The Washington Post

Update: The D.C. Government no longer owns a strip club

Update: The Washington Business Journal reports Stadium Club has been cleared to reopen after a $150,000 tax debt owed by owner James Redding was paid. The D.C. Government no longer owns a strip club.

The original post is below.

The District of Columbia now owns a strip club.

Stadium Club was seized by the D.C. Office of Tax and Revenue today. (2012 photo by Linda Davidson/The Washington Post)

The District's Office of Tax and Revenue has seized the Stadium Club, a steakhouse and gentleman's club popular with professional athletes and hip-hop artists and the home for a reality show called "Strip Club Queens," in order to pay off the debts of owner James Redding. Redding operated TruOrleans restaurant on H Street NE until September, when the city shut that troubled venue down over more than $100,000 in unpaid sales and use taxes. Redding never paid his debt, the city says, so it moved to seize his assets – including Stadium Club.

But before you start cracking jokes about council members popping bottles with Rick Ross, Wale or members of the Redskins, you should know that the city will not actually go into the strip club business.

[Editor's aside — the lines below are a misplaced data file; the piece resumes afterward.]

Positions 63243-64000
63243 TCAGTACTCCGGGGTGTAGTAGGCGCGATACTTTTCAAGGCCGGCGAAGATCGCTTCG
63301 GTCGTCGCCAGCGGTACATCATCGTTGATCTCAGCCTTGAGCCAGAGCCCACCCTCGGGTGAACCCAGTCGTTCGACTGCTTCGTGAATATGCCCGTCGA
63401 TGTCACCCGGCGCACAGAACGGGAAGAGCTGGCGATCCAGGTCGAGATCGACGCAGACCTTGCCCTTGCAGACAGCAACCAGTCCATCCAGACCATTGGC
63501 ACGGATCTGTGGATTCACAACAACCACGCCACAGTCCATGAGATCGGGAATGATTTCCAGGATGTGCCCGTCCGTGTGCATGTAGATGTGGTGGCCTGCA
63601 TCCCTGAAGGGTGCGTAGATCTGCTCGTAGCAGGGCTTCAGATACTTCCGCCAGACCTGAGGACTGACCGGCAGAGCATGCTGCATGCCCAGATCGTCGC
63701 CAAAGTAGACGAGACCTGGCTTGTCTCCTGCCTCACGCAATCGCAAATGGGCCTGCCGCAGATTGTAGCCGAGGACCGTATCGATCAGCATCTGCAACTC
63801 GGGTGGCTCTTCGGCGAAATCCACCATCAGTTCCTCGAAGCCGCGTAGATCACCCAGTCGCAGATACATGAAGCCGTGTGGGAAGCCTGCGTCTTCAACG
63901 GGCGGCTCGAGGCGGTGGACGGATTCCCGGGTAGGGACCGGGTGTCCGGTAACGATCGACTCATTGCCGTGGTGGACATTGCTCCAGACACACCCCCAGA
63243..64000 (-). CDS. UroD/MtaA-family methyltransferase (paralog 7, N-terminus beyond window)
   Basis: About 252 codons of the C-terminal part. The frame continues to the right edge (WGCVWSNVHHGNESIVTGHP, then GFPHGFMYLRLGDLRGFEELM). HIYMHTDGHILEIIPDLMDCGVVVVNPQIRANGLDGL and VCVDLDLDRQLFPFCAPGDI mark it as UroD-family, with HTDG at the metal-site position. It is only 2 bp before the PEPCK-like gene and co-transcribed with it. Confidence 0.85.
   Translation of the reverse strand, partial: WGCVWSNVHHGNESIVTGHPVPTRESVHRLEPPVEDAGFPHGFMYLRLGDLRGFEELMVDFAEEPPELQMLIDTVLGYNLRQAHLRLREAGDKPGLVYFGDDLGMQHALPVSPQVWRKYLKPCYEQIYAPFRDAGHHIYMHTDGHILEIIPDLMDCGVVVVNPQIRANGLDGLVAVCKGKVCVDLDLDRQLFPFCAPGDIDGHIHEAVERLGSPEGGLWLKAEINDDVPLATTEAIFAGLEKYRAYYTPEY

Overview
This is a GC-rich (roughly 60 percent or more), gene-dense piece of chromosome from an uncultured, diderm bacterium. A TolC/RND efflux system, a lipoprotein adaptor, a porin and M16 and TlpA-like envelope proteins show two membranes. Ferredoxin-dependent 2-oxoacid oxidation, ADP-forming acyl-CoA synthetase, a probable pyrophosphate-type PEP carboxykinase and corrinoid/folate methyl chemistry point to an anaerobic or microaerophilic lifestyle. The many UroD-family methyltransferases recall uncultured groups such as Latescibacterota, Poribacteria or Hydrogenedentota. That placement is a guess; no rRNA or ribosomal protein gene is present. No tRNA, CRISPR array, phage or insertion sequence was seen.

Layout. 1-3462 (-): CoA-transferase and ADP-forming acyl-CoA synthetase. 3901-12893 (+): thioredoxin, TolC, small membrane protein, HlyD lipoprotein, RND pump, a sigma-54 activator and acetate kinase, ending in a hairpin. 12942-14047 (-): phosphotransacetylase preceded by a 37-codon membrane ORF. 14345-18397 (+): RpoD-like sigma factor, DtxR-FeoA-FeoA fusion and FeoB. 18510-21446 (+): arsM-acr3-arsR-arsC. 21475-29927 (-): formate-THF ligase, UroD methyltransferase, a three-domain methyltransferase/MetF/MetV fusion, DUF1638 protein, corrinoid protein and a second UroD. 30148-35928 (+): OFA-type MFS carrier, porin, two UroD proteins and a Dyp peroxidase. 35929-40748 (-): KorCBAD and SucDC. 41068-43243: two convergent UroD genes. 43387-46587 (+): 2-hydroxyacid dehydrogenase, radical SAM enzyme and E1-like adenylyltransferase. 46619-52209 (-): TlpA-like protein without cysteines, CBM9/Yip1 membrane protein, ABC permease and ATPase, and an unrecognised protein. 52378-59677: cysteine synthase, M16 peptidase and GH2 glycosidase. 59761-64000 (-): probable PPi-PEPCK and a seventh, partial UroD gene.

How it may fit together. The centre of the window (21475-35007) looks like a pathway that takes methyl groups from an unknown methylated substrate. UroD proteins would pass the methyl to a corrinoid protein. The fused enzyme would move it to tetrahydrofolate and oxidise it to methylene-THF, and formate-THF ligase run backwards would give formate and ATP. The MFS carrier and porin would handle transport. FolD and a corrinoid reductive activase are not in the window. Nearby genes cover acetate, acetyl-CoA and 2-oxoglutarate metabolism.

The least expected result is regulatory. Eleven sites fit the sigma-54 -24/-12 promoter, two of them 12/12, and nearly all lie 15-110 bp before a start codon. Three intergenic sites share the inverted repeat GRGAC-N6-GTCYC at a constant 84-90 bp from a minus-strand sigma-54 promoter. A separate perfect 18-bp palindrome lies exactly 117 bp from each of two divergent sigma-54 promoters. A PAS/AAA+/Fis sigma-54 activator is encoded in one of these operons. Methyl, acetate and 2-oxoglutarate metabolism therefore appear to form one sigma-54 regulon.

"We're not interested in running the day-to-day operations of club," says Natalie Wilson, a public affairs officer for the OTR. "What we'd like to do is recoup the money the owner has collected –- the sales taxes that patrons have paid -– on behalf of the District."

To that end, the city is able to sell "all of the assets, whatever's of value" inside the building, as well as the building itself, Wilson says. "What we own, we can sell."

So, how much would you pay for a used stripper pole?

Fritz Hahn has covered bars, drinks and nightlife for the Washington Post Weekend Section since 2003, but he also writes about everything from Civil War battlefields to sailing classes. You can find him on Twitter and Instagram.



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